Mining Action Group | The Mining Action Group is a volunteer, grassroots effort to defend the cleanTime 2021-06-07 21:16:38
Web Name: Mining Action Group | The Mining Action Group is a volunteer, grassroots effort to defend the clean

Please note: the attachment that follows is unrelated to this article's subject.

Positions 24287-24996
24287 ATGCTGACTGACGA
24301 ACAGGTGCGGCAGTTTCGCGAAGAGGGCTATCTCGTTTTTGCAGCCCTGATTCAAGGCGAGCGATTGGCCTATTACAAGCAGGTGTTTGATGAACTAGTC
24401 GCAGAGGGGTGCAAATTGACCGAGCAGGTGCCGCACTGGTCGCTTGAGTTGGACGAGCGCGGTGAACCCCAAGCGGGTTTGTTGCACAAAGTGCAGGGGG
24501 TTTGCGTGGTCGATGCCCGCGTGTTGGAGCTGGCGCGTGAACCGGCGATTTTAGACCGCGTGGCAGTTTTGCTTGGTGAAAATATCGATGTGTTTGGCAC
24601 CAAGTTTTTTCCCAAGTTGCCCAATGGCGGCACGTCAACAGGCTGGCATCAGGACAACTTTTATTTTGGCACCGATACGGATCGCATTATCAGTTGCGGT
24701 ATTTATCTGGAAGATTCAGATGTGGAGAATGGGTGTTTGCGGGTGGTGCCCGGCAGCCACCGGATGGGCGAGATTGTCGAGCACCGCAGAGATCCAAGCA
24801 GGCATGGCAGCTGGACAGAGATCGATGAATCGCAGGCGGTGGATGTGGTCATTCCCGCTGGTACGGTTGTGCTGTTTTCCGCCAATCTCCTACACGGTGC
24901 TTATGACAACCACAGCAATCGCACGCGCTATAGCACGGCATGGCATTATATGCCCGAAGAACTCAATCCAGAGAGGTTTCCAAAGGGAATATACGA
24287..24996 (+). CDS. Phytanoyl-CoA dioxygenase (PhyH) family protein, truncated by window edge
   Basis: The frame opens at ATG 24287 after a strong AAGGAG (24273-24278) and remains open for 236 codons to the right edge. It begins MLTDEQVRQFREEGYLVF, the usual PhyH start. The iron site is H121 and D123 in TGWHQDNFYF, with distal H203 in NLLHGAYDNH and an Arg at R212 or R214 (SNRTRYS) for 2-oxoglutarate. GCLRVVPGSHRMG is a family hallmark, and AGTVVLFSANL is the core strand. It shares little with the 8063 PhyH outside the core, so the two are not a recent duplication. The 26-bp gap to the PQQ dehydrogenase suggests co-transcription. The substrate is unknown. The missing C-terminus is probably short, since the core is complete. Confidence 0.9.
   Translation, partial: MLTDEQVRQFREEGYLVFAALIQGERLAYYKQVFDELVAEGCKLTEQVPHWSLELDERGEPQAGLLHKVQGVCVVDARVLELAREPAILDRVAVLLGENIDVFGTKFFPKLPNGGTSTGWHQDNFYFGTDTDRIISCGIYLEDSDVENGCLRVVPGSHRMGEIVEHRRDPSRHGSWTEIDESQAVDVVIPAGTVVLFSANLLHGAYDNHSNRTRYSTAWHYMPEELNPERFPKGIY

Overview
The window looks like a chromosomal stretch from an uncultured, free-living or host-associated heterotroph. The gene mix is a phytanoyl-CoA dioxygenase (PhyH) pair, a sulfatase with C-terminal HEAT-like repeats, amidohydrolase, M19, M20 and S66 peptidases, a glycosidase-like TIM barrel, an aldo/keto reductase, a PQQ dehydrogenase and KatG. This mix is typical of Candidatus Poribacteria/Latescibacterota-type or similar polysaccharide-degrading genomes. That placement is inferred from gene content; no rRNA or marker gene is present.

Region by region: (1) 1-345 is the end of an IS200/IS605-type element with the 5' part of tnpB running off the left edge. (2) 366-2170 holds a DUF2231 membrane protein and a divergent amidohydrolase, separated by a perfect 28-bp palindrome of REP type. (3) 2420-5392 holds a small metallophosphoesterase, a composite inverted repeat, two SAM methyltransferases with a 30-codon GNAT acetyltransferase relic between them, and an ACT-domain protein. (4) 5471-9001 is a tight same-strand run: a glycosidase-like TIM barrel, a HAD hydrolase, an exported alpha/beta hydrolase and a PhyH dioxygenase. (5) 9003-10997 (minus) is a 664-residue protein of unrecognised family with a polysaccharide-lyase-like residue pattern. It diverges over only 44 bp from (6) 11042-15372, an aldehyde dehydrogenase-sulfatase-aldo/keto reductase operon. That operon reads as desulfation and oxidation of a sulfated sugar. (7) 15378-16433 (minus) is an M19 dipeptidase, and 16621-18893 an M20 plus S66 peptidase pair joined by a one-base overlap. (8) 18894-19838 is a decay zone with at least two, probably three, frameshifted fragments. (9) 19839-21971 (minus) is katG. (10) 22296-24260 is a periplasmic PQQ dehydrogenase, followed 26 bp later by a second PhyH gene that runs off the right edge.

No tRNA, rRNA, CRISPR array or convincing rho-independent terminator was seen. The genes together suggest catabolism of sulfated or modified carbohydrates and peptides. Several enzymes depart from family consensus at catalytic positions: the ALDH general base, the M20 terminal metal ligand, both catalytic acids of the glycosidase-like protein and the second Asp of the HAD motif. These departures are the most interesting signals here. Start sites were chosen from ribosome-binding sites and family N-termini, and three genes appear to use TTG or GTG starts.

Description:Mining Action Group | The Mining Action Group is a volunteer, grassroots effort to defend the clean water and wild places of Michigan’s Upper Peninsula from the dangers of sulfide mining previously known as Save the Wild U.P. Marquette, MI — Regional environmentalists are expressing outrage and disappointment following news that the Michigan Department of Environmental Quality (DEQ) has announced the final approval for two of four major permits Aquila Resources Inc. (Aquila) needs for its proposed Back Continue reading Welcome and thank you for your interest in our Sing The Wild U.P. songwriting competition! Sing The Wild UP is a video submission based songwriting competition sponsored by The Upper Peninsula Environmental Coalition/The Mining Action Group. Songs must be inspired by Continue reading Save the Wild U.P. would like to extend a hearty THANK YOU to all of our friends, allies and activists who came to the Michigan Department of Environmental Quality’s public hearing on the proposed Back Forty project on October 5th. Continue reading ACTION ALERT! We need your voices of opposition on October 6th! The public hearing for the Back Forty project is fast approaching! It will be held at Stephenson High School on October 6, 2016 from 6pm to 10pm CST in Continue reading NEW ERA OF COLLABORATION AS UPEC AND SWUP COMBINE FORCES Marquette The Upper Peninsula Environmental Coalition (UPEC) and Save the Wild U.P. (SWUP) are joining forces to create a far-reaching, inclusive environmental advocacy group for the Upper Peninsula. Effective Continue reading Citizen opposition to the Aquila Back Forty project is growing – ADD YOUR VOICE! Please take a moment to let Michigan s elected officials know that you oppose the Back Forty open pit sulfide mine, proposed for the bank of the Continue reading MARQUETTE – Grassroots environmental group Save the Wild U.P. (SWUP) has announced that they will be asking Michigan Department of Environmental Quality (MDEQ) to reject Aquila’s Back Forty mine permit application. SWUP is raising alarming questions about false or contradictory Continue reading MARQUETTE – In November, Save the Wild U.P. (SWUP) learned that Aquila Resources (Aquila) submitted a mine permit application to the Michigan Department of Environmental Quality (MDEQ) for their “Back Forty Project” (“Back 40” in some sources, including MDEQ’s website). Aquila Continue reading As published in the Minnesota StarTribune: When talking PolyMet, don t be fooled by Michigan s Eagle Mine You call this a good example of environmental protection? Hardly. This facility poses threats to the surrounding air, water and land. ___________________________ Dear Gov. Continue reading MARQUETTE— Grassroots environmental group, Save the Wild U.P. (SWUP) will hold their Winter Gala at the Steinhaus Market on Saturday, December 5th, from 6pm to 9pm. SWUP kicks off their 12th year of environmental advocacy by hosting an evening filled Continue reading FOR IMMEDIATE RELEASE Save the Wild U.P. Announces Calendar of Wild Summer Events Marquette — Grassroots environmental group Save the Wild U.P. (SWUP) has announced a series of “wild events” for the coming summer. Save the Wild U.P.’s guided outdoor Continue reading FOR IMMEDIATE RELEASE Unified Opposition to Graymont ‘Land Transaction’ MARQUETTE — Tribal officials, clergy, local residents and leading environmental organizations of the Upper Peninsula of Michigan have joined forces to deliver a letter to the Michigan Department of Natural Resources Continue reading By Jessica Koski* Proposed Marquette County Road 595 would irreversibly impact high quality wetlands at the headwaters of several watersheds and foreseeably lead to additional roads that would open up one of Michigan s last remaining wilderness areas to resource exploitation. Continue reading Concerned citizens from across the U.P., residents of Humboldt township, members of the grassroots organization Save the Wild U.P. (SWUP), members of the Keweenaw Bay Indian Community (KBIC), and others gathered at the Westwood High School in Ishpeming on Tuesday Continue reading Published in the Mining Journal, November 12, 2014. To the Journal editor: So the Eagle Mine has set its eyes on 40 more acres of state land on the Yellow Dog Plains (Oct. 30 article by John Pepin), for geological Continue reading MARQUETTE – The Eagle Mine LLC, currently owned by international mining conglomerate Lundin Mining, is seeking a new mineral lease from the State of Michigan for 40 acres of land (NE 1/4 SE 1/4, Section 13, T50N, R29W, Michigamme Township, Continue reading View CR 595 – Under Construction? in a larger map CHAMPION – Save the Wild U.P. (SWUP) has released over 300 geotagged photos of bulldozing and road construction along the previously-defeated CR 595 route which was proposed as a direct Continue reading The following is SWUP President Kathleen Heideman s letter to the Michigan Department of Environmental Quality concerning the proposed Groundwater Discharge Permit at the Eagle project. Tuesday, April 1, 2014 Permits Section Water Resources Division DEQ Box 30458 Lansing, MI Continue reading The rush is on for the copper, silver, nickel, and other hardrock minerals of the Lake Superior region, and especially Michigan s Upper Peninsula. One of the latest arrivals to the UP is the recently-formed Highland Copper Company, Inc. This month geologist and Highland Vice President for Exploration, Dr. Ross Grunwald, has Continue reading When in January, 2013 the Mining Journal headline proclaimed “CR 595 Project Killed,” many opponents were skeptical that this was the last we would hear about it. CR 595 in all its incarnations is like a zombie. It seems dead, Continue reading Looks like Lundin Mining inherited a transportation route mess from Rio Tinto when it bought the Eagle Mine located 30 miles north of Marquette. The Marquette County Road Commission (MCRC) is considering a plan to use eminent domain to seize Continue reading April 5, 2013 MARQUETTE Testing by Rio Tinto and the Superior Watershed Partnership has confirmed the presence of uranium in water samples from the bottom of a rock storage area at the Eagle Mine, which exceeds the federal maximum Continue reading MARQUETTE, MI – Regional environmental groups are celebrating the news that a disputed Wetlands Permit for Aquila Resources’ Back Forty sulfide mine has been denied by a Michigan Administrative Law Judge, concluding a two year review of the contested case. The Michigan Department of Environmental Quality (now the Department of Environment, Great Lakes, and Energy) sparked controversy when it approved Aquila’s Wetlands Permit in 2018, over the objections of regulatory staff who were prepared to deny the permit.The permit was contested by multiple petitioners, including an adjacent landowner, the Menominee Indian Tribe of Wisconsin, represented by Earthjustice attorneys, and the grassroots Coalition to SAVE the Menominee River. According to Earthjustice attorney Janette Brimmer, Aquila “refused to provide all of the information the state needed to determine the full environmental impacts the mine will have on the Menominee River and the surrounding area.”AQUILA BACK FORTY PROJECT OVERVIEW The Back Forty project proposes to excavate an enormous 84 acre open-pit mine, 800 foot deep, on the banks of the Menominee River, 150 feet from the water. The mine site would be approximately 1100 acres in size, of which 280-300 acres is public land, part of the Escanaba State Forest. Most of the mine site would be covered by waste rock, ore storage, milling facilities and tailings storage. Nearly all of the Back Forty rock is reactive – capable of producing Acid Mine Drainage (AMD) when exposed to air and water. AMD pollution devastates watersheds and lasts hundreds of years. Tailings and waste rock will be stored on-site during mining; tailings waste will remain on the surface forever. During closure, the open pit mine will be backfilled with waste material. Once this takes place, groundwater contaminated with AMD is predicted to seep into the river. Environmental groups claim that the Back Forty’s environmental impacts could be significantly reduced by using feasible, common-sense alternatives.Local wetlands data (State of Michigan Wetlands Map Viewer, 2021) combined with Back Forty site diagram (Aquila Resources, 2018). Direct and indirect wetland impacts extend beyond the project boundary to adjacent wetland complexes, and the Menominee River.BACK FORTY WETLANDS PERMIT DISPUTEThe permit would have allowed Aquila Resources to destroy wetlands of the Menominee River watershed in order to construct and operate an open-pit sulfide mine, waste storage dam, and mill. Wetland impacts included direct and indirect losses due to excavation, placing of fill, or building parts of the facility on top of wetlands, removing groundwater, permanently changing hydrology, impairing wetland ecosystems, and contaminating the surrounding watershed with toxic dust from mining operations, and acid-mine drainage.FINDINGS OF FACT AND CONCLUSIONS OF LAWJudge Pulter’s decision makes it clear that Aquila Resources’ application was not simply flawed, but incompetent:“In many cases addressing feasible and prudent alternatives, the applicant’s initial site plan has the most impact to the resource. During the processing of the application, it is common for the applicant to reduce the amount of wetland impacts sought in its original site plan. ( ) In this case, however, the amount of wetland impacts increased with each modification of Aquila’s site plan. Aquila did not proffer evidence of how it had re-designed its site plans with a view toward reducing wetland impacts. ( ) Because it considered three site plans, each of which increased in wetland impacts, the record does not contain evidence of feasible and prudent alternative locations and methods. Therefore, I find, as a Matter of Fact, that Aquila failed to demonstrate that there are no feasible and prudent alternative locations or methods.”Wetlands are strictly protected under state and federal law. Before wetlands can be destroyed, Aquila must demonstrate that the impacts are unavoidable. The applicant failed that test, and so Judge Pulter concluded that Aquila’s Wetland Permit must be denied:“Aquila failed to demonstrate that there are no feasible and prudent alternative locations and methods because it did not proffer evidence of how it had re-designed its site plans with a view toward reducing wetland impacts.” “The proposed project will have a probable negative effect on historic, cultural, scenic, and ecological values.” “The proposed project is not in the public interest.”“Aquila failed to demonstrate that the disruption to the aquatic resources caused by proposed activity will be acceptable.” “The proposed activity is not wetland dependent.” “Aquila failed to demonstrate that a feasible and prudent alternative does not exist.” “Therefore, Aquila is not entitled to a permit in this case. MEDIA STATEMENTSDale Burie, president of the Coalition to SAVE the Menominee River:According to Davis Kuelthau attorney Ted A. Warpinski, who represented the Coalition, “Judge Pulter issued a thorough and thoughtful decision recognizing the many flaws with Aquila’s wetlands permit application and rejecting the attempt by EGLE to correct those flaws with improper permit conditions. We are grateful for the cooperative efforts of the Earthjustice attorneys representing the Menominee Tribe as well as the diligent efforts of Mr. Boerner who joined us in challenging this wetland permit.” We encourage Aquila to accept that this is simply not a suitable location for a mining operation.Al Gedicks, executive secretary of the Wisconsin Resources Protection Council:Judge Pulter’s careful consideration of the scientific testimony in the contested wetlands case reveals a consistent pattern of Aquila’s manipulation of scientific research to conceal significant negative impacts to wetlands from the proposed Back Forty mine. Ms. Kristi Wilson, an environmental quality specialist from EGLE’s Water Resources Division (WRD) testified that Aquila failed to provide information requested by the WRD regarding dewatering of the open pit and its effects on wetlands within the project area. Without this information the WRD could not evaluate the impact to wetlands. Mr. Eric Chatterson, a geology specialist from the WRD, testified that Aquila “predetermined what was going to happen and it just manipulated the mathematics to make that happen.” The end result was a fraudulent application that prevented the public from recognizing the full extent of the harm to wetlands from this project. Aquila’s conduct in this case is ethically reprehensible.Guy Reiter, executive director of Menikanaehkem:Menikanaehkem applauds Judge Pulter s decision, in denying this wetland permit. Menikanaehkem has always been a strong defender of our beautiful Menominee river and our vast Menominee cultural resources located around the river.Ron Henriksen, spokesperson for the Front 40 Environmental Fight:We are so appreciative of the hard work by individuals, tribes, and environmental organizations which helped the judge reach this important decision. Front 40 Environmental Fight was founded in 2003 to help defend the Menominee River and Shakey Lakes from the hazards of sulfide mining; for the past 17 years, we have informed the public about the dangers of sulfide mining through education and outreach — and the community responded overwhelmingly, rejecting Aquila’s dangerous Back Forty mine! We thank everyone who is working to protect our wetlands, and the Menominee River.Kathleen Heideman, member of the Mining Action Group:This decision is a thoughtful, clear-eyed rebuke of Aquila Resources. Aquila’s approach to permiting the Back Forty project has been hasty and incompetent, and reveals a disregard for Michigan’s natural resources. The decision demonstrates that the Wetland Permit was subject to denial for dozens of reasons — critical data was never provided to regulators, hydrological modeling was unsupported, and statutory requirements were not met. Most critically, Aquila failed to undertake any meaningful review of the feasible alternatives, in order to minimize the impacts to wetlands, or avoid wetlands altogether.Horst Schmidt, president of the Upper Peninsula Environmental Coalition:This is great news for the people of Wisconsin and Michigan. Aquila’s inability to submit a permit without major deficiencies reinforces our concern that this company is unable to meet the minimum standards for developing a safe mining operation. It s a shame people must waste their time for years fighting to keep the State of Michigan from approving a mine that threatens one of the Great Lake’s best sports fishing habitats, even as Michigan and Wisconsin nonprofits and environmental agencies work jointly to restore sturgeon habitat in the Menominee River. I congratulate the Administrative Law Judge on this wise environmental ruling.Carl Lindquist, executive director of the Superior Watershed Partnership and Land ConservancyWe applaud the decision to deny this permit. We’ve worked with eight Native American tribes and other stakeholders to list the Menominee among American Rivers’ Top Ten Most Endangered Rivers in the United States. We are convinced that Aquila’s open pit mine is too risky. In addition to exposing sulfide based ore, the mining process would use cyanide and other toxins, a stone s throw from one of the largest tributaries to Lake Michigan. The risks to wetlands, groundwater, surface water, the Great Lakes and the cultural legacy of the Menominee Indian Tribe are simply too great.SUPPORTIndependent review of the Aquila Back Forty Wetland permit was made possible by the generous support of groups and individuals concerned about the future health of the Menominee River. Working collaboratively, the Mining Action Group of the Upper Peninsula Environmental Coalition and the Front 40 secured grants and donations from Freshwater Future, Superior Watershed Partnership, the Western Mining Action Network, DuPage Rivers Fly Tyers (DRiFT), Northern Illinois Fly Tyers (NIFT), Badger Fly Fishers, M M Great Lakes Sport Fisherman, Wisconsin Smallmouth Alliance, Fly Fishers International, Great Lakes Council of Fly Fishers International, the Emerick Family Fund, and from many individual fishing enthusiasts throughout the Great Lakes area.KEY LINKSJanuary 4, 2021, Contested Case Decision and OrderUrban Milwaukee: Murphy’s Law: Flip-Flop on Mine Threatens State WatersDetroit Free Press “Upper Peninsula mine approved despite major concerns from DEQ and EPA staff, records show”June 6, 2018, “Why was Aquila’s Wetland Permit Issued?”JOIN THE CONVERSATION!Join UPEC s upcoming Livestream Event A WIN FOR WETLANDS to learn more about this important environmental legal decision. A WIN FOR WETLANDS will offer a panel discussion featuring Al Gedicks of the Wisconsin Resources Protection Council, Dale Burie of the Coalition to Save the Menominee, Guy Reiter of Menikanaehkem, and Kathleen Heideman of the Mining Action Group. The event will take place on Thursday, January 14, 2020, at 7 pm EST, livestreamed via Facebook and Zoom. Connect using these links:Join Facebook Livetreamhttps://www.facebook.com/Upper-Peninsula-Environmental-Coalition-195291337192049/live_videosJoin Zoom Meetinghttps://us02web.zoom.us/j/83113438020?pwd=d3pZcjNyYW9uVmZUTy9vc2ZIN0UwUT09Meeting ID: 831 1343 8020Passcode: 2021One tap mobile+12532158782,,83113438020#,,,,*2021# US (Tacoma)+13017158592,,83113438020#,,,,*2021# US (Washington D.C)# # #Coalition to SAVE the MenomineePresident Dale Burie, (615) 512-3506The Coalition’s mission is to protect the water quality of the Menominee River for generations to come and ensure clean water for the two municipalities that draw their water supply from the mouth of the Menominee River. jointherivercoalition.orgFront 40 Environmental GroupSpokesperson Ron Henriksen, email@example.comThe Front 40 grassroots organization formed in response to the threat of a metallic mineral mine on the Menominee River. Since 2003, their primary objective has been to ensure that metallic sulfide mining operations are not allowed to adversely impact our rivers, lakes, groundwater and lands. menomineeriver.comMenīkānaehkem Guy Reiter, (715) 853-2776Menīkānaehkem is a grassroots community organization based on the Menominee Reservation in Northeast Wisconsin working to revitalize our communities.Mining Action Group Kathleen Heideman, firstname.lastname@example.orgThe Mining Action Group, formerly Save the Wild UP, was founded in 2004 to defend the clean water and wild places of Michigan’s Upper Peninsula from the dangers of sulfide mining.Superior Watershed PartnershipExecutive Director Carl Lindquist, (906) 228-6095The Superior Watershed Partnership is an award winning Great Lakes nonprofit organization that has set records for pollution prevention and implements innovative, science-based programs that achieves documented, measurable results. SWP is a leader in watershed protection for the Lake Superior Basin and the headwaters region of the Great Lakes ecosystem.Upper Peninsula Environmental CoalitionUPEC Coordinator Dave Harmon, email@example.comFounded in 1976, the Upper Peninsula Environmental Coalition’s purpose remains unchanged: to protect and maintain the unique environmental qualities of the Upper Peninsula of Michigan by educating the public and acting as a watchdog to industry and government. UPEC is a nonprofit, registered 501(c)(3) organization. UPenvironment.orgWisconsin Resources Protection CouncilExecutive Secretary Al Gedicks, (608) 784-4399The Wisconsin Resources Protection Council was founded in 1982 to help counter the lack of information about the effects of large-scale metallic sulfide mining on our state’s precious water supplies, on the tourism and dairy industries, and upon the many Native American communities that are located near potential mine sites.